Gambia’s President Adama Barrow has asked the West African powerhouse, ECOWAS to deploy more troops to his nation amid efforts to overcome apparent security challenges.
Following failed mediation efforts, Barrow, 52, took over the country after a political standoff that warranted the deployment of West African troops to remove Jammeh and have him installed.
According to an official in the State House [the equivalent of the White House], Mr. Barrow made request following a security assessment and consultation with advisors and international partners.
The number of West African troops, initially at 7,000 mostly from Senegal and Nigeria were reduced about two months after Jammeh was pushed into exile. But Mr. Barrow extended and widened their mandate after violent opposition protests in the southwestern region of Foni, Jammeh’s native homeland.
Security specialists have credited Gambia’s stability largely to the presence of the regional troops. There have been reports of potential external armed opposition to Barrow’s rule from Jammeh’s loyalists that have deserted the army and camping in neighboring nations.
Barrow already survived a failed coup plot. A dozen soldiers loyal to ex-President Jammeh allegedly planned a revolt against him just five months into his rule. They are facing treason and mutiny charges.
President Barrow, who never held public office before and regarded a political novice admitted battling with security challenges. He has jumpstarted a security reform program but a recent security breach has thrown into question his ability to keep citizens safe.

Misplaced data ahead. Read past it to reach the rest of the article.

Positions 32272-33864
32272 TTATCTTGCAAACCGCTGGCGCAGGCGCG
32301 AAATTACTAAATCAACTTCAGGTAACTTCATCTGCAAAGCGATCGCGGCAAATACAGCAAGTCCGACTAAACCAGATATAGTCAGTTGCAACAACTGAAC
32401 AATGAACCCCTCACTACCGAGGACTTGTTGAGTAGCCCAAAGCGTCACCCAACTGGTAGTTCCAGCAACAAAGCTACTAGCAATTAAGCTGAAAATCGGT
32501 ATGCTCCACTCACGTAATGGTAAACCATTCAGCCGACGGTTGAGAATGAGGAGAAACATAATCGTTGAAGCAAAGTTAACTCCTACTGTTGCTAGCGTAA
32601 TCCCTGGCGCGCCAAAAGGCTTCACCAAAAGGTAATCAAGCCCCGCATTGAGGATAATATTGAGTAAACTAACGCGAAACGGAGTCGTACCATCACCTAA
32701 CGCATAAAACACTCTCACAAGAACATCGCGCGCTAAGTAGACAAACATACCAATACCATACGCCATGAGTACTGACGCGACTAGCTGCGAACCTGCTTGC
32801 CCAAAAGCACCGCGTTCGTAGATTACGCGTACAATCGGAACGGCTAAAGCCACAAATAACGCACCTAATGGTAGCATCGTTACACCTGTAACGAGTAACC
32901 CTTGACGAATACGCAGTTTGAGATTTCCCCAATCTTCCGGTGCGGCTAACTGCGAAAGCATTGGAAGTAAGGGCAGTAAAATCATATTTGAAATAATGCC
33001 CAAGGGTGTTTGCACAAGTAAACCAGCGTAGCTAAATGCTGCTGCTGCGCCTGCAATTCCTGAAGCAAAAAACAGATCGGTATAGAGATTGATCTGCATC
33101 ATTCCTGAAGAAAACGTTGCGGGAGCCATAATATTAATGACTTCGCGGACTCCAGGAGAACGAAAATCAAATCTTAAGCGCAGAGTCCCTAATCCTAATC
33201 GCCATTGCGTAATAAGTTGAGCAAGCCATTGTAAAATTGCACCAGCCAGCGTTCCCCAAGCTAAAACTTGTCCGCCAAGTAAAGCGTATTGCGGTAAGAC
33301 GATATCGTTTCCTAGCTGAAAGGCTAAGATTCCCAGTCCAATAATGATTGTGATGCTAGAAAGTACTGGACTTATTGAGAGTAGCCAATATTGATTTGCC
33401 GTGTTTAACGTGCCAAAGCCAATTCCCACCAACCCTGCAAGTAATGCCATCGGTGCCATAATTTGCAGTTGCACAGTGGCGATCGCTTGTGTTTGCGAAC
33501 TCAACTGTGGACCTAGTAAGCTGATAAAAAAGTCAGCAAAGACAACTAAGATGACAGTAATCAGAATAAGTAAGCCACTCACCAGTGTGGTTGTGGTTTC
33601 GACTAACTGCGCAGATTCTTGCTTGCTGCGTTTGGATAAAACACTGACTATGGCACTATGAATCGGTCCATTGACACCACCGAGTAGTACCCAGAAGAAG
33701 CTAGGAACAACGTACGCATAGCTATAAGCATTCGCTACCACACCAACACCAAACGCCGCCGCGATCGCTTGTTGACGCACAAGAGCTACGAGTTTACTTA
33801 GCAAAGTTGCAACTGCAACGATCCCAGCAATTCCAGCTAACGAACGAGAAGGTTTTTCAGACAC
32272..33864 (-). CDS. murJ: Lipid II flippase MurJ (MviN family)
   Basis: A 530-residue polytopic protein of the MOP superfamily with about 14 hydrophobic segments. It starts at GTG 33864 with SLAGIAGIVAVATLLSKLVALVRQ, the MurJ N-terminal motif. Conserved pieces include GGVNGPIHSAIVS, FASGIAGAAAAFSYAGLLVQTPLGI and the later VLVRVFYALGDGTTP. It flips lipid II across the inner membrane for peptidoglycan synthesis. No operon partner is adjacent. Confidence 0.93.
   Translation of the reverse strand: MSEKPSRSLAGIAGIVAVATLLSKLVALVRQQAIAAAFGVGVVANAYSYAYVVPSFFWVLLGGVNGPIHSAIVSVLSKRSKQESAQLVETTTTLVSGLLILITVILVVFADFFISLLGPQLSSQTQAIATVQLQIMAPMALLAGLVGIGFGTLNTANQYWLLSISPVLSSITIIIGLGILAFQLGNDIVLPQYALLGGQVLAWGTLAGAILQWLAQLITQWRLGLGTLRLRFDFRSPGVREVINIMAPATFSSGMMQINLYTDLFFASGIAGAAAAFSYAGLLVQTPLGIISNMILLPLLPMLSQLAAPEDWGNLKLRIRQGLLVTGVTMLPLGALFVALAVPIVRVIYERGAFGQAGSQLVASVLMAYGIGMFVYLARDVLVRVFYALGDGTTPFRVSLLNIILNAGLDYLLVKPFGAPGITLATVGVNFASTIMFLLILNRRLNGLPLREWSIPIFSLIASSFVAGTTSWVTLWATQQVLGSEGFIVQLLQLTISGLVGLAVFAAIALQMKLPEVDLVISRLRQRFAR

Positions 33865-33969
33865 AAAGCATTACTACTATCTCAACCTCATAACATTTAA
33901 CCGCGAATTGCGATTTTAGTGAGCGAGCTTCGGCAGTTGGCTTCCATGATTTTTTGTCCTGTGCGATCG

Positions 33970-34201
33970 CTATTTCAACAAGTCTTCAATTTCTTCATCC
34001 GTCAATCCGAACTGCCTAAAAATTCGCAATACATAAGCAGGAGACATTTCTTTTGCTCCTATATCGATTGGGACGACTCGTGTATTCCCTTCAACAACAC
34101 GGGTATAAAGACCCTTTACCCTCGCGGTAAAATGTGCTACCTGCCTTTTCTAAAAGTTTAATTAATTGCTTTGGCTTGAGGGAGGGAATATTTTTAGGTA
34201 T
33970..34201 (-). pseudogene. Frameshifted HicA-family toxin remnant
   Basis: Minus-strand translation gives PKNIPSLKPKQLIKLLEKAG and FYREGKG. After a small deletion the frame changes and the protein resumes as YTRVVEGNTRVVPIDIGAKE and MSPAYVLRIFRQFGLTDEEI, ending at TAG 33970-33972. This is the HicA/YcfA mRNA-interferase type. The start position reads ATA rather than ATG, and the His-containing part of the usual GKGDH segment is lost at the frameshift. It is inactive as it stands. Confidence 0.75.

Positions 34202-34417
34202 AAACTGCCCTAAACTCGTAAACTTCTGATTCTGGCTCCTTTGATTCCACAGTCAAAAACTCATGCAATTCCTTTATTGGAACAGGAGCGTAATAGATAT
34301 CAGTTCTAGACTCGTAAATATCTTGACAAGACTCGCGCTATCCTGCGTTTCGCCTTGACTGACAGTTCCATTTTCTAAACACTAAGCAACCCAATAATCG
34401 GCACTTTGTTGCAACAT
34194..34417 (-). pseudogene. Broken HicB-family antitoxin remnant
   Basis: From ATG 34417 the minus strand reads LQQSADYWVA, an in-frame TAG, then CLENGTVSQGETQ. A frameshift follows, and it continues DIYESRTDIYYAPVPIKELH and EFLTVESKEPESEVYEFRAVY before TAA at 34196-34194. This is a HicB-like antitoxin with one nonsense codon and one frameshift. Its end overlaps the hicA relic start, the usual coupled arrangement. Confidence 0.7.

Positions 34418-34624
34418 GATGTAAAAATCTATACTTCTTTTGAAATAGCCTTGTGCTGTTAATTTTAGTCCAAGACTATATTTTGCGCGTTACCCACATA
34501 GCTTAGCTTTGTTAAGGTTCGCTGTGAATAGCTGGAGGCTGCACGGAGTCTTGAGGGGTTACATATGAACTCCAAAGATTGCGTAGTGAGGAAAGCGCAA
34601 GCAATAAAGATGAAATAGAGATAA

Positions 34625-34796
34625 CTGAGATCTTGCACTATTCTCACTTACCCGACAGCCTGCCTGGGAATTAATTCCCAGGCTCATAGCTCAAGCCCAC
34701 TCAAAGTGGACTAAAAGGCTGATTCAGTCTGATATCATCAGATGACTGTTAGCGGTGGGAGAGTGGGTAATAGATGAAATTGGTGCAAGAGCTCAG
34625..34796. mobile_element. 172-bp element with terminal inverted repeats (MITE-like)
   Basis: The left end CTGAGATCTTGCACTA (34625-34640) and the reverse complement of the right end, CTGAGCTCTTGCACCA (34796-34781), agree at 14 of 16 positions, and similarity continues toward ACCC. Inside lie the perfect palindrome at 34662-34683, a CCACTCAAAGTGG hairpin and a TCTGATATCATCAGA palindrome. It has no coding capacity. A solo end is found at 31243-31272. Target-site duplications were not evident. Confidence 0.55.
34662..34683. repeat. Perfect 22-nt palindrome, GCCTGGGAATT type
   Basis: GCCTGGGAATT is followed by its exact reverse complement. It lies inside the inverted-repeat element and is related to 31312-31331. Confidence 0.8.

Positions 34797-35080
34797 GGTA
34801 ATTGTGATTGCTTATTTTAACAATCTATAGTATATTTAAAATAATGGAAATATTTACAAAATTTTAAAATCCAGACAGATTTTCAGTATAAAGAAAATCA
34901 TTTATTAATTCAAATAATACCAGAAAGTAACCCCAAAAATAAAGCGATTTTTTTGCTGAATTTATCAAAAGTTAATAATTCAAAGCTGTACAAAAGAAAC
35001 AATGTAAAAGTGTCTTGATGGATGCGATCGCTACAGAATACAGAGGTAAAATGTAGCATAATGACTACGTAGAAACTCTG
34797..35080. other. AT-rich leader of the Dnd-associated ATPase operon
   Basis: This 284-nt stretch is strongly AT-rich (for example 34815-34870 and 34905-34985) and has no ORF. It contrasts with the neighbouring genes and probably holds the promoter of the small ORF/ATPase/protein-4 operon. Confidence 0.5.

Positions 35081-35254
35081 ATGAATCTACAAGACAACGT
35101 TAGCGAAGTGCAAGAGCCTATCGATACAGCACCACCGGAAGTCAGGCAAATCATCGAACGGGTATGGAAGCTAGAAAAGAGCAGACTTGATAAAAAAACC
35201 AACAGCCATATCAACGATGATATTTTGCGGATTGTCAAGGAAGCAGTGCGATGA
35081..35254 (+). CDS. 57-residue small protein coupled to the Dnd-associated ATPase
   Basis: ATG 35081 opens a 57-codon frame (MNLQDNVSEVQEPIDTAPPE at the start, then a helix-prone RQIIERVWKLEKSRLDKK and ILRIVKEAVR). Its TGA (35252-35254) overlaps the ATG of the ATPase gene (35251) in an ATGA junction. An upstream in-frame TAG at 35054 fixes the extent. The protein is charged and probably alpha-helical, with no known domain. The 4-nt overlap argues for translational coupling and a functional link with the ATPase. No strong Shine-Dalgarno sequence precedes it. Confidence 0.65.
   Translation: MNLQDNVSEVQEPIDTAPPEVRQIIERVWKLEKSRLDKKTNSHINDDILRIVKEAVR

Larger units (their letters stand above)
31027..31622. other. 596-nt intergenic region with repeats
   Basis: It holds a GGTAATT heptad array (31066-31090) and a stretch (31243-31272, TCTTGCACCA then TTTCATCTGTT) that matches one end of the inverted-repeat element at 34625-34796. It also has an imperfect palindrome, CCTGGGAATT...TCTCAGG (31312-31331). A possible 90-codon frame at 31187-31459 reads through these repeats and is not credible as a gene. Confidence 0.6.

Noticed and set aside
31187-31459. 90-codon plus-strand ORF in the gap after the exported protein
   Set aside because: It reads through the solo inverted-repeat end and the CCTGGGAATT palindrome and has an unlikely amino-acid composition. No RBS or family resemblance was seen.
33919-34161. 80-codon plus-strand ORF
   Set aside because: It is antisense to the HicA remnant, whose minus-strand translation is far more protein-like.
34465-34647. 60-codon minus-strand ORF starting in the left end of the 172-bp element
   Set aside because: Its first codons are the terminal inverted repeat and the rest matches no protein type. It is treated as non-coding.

Two former trusted generals at the helm of Gambia’s most wanted list entered the country through the airport without red flags being raised. Gen. Umpa Mendy and Ansumana Tamba fled the country with Jammeh last year.
They were arrested by Gambian military police on Sunday and are now in military custody. The two ex-generals are accused of a number of atrocities under the former autocratic ruler.
Gambians are asking how the two wanted men evaded airport security on to reach their homes where they were arrested on Sunday. Army Chief Gen. Masanneh Kinteh said they are trying to investigate how they entered the country and their motive for coming back despite their outstanding arrest warrants.
(Reporting and Writing by Sam Phatey; Additional Writing by Mustapha Darboe; Editing by Assan Sallah)